Based on the response to this Facebook post back in January, we know that many of you already have Ani-meals-type programs, delivering pet food and supplies to the elderly, homebound, and others in need.
Now it’s more important than ever to do all we can to keep pets and their people together, safe in their homes. We caught up with Leah Enderle, Program Coordinator of HomeBuddies for DeKalb, IL-based Tails Humane Society, for the nuts and bolts of their program. We also nabbed some advice for starting one at your org.
How it works: Since late 2010, HomeBuddies has served 69 human clients and close to 220 animal clients. Tails Humane Society partners with the Voluntary Action Center (VAC)’s Meals on Wheels. “We administer all aspects of the program from creating the application to interviewing the clients,” explains Enderle. “The VAC helps by doing two things for us: first, by distributing our application to new Meals on Wheels Clients who have pets during their interview and intake process. And second, by delivering the pet food that we drop off at the VAC to our shared clients bi-weekly.”
The Association: Has COVID-19 impacted the program in any way?
LE: As of today, we are still going strong. We recently relaxed our client application criteria and more homebound seniors are able to qualify for our program. With this change, we anticipate to see our program grow. A few current Meals on Wheels/ HomeBuddies clients have chosen to pause their service due to concerns over COVID-19. Those clients are staying with friends or family at this time or are having friends or family care for them and their pets.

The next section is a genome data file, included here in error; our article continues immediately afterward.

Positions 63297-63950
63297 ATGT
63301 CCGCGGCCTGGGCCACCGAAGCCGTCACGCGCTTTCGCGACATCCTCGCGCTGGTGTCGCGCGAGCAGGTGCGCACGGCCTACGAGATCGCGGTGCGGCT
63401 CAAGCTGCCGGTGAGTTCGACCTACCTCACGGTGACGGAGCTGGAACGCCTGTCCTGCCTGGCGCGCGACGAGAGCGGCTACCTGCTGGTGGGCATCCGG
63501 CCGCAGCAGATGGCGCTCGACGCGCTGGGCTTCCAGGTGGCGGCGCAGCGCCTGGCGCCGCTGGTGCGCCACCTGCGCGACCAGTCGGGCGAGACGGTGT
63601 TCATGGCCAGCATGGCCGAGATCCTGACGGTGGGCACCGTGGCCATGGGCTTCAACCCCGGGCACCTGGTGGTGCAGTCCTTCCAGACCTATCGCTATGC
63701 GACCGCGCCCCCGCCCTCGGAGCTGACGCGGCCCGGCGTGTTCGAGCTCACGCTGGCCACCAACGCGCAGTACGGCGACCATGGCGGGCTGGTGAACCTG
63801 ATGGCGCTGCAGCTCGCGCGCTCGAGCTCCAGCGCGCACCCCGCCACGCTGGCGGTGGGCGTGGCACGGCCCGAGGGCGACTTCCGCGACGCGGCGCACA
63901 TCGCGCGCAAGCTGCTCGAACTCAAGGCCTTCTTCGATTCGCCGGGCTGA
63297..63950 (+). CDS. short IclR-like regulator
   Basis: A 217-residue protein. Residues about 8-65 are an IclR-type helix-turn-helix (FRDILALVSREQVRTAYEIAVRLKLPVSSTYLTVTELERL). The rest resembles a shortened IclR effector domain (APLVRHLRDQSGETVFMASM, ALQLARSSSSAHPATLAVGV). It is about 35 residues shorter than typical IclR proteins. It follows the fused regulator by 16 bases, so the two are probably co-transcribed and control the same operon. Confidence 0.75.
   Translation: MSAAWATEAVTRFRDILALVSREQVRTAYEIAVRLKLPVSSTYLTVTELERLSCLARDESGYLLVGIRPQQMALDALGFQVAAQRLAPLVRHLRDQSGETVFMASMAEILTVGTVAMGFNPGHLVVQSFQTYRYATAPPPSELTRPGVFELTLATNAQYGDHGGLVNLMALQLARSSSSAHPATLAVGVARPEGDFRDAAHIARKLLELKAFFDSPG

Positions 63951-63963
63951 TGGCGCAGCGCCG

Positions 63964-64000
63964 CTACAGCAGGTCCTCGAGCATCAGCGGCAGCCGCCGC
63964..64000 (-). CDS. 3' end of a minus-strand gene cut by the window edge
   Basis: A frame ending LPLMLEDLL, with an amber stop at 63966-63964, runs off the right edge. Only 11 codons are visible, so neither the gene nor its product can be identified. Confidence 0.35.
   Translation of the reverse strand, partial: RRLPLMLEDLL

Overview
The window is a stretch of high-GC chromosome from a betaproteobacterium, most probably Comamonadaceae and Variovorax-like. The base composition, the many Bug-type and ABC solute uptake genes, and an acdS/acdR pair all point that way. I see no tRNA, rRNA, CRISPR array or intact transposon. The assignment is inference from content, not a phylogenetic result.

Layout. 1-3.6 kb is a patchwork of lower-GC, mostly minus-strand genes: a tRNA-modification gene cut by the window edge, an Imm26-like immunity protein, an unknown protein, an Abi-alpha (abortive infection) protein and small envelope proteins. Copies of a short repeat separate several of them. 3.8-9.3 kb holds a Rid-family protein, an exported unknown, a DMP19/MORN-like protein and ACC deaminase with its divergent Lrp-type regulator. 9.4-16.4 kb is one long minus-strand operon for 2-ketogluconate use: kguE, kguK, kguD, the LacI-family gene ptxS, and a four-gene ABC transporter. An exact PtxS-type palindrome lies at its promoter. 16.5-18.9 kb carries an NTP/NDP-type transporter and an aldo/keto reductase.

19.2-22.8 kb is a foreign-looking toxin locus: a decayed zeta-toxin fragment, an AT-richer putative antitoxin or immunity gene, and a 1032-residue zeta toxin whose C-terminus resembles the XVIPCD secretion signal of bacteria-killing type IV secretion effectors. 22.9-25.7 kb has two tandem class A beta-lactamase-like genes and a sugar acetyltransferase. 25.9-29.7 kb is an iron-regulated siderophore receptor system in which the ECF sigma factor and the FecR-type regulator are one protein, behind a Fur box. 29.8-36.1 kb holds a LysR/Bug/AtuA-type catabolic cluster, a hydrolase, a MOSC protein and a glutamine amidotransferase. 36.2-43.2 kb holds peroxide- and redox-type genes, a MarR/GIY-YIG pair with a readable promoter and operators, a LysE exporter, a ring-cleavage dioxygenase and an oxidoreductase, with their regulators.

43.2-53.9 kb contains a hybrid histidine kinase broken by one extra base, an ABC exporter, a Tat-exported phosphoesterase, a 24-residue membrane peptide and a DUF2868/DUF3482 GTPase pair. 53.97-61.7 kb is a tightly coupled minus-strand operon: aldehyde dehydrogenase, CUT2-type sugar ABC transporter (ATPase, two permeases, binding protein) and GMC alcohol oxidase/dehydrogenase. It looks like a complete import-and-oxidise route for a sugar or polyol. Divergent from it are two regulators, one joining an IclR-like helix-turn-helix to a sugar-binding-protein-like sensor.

If the situation seems to be getting worse or Meals on Wheels/VAC decides to halt deliveries, we would send out a one-month supply (possibly more) of food to our clients in order to help them prepare for the long haul. Our vet is no longer seeing public clients (HomeBuddies clients included). If a client should become due for their yearly checkup and vaccines, they will need to wait, as those appointments are currently on hold.
The Association: What advice do you have for your colleagues in the field who want to start a similar program?
LE: Start by talking to your local VAC or Meals on Wheels. Work on creating a partnership by assessing the need in your community. Once you have an idea of the need, you can create a plan for your program. Here are some things you’ll need to look at:
6 Tips For Starting a Pet Food Delivery Program In Your Community
Enderle suggests that you consider the following as you plan:
1.) How will you get pet food? Donations from local businesses, grants, public donations, etc.?
2.) Will you provide basic veterinary care? Do you employ a vet, or will you send clients to a partner vet?
3.) What other services might you be willing and able to provide? (Rabies tags, nail trims, etc)
4.) If you are seeking a grant to get the program off the ground, what is your financial plan to sustain the program?
5.) Does your local Meals on Wheels / VAC qualify for grants for pet care through Meals on Wheels America or through your city or county’s community or human interest grants?
6.) What qualifications will your clients need to meet? SNAP/ EBT benefits? Homebound? Able to bring their pets to your vet 1x a year? Number of pets per person? We have a limit of 4, based on county regulations. Animals must be seen by our vet at least 1x per year and kept current on vaccines (we cover cost).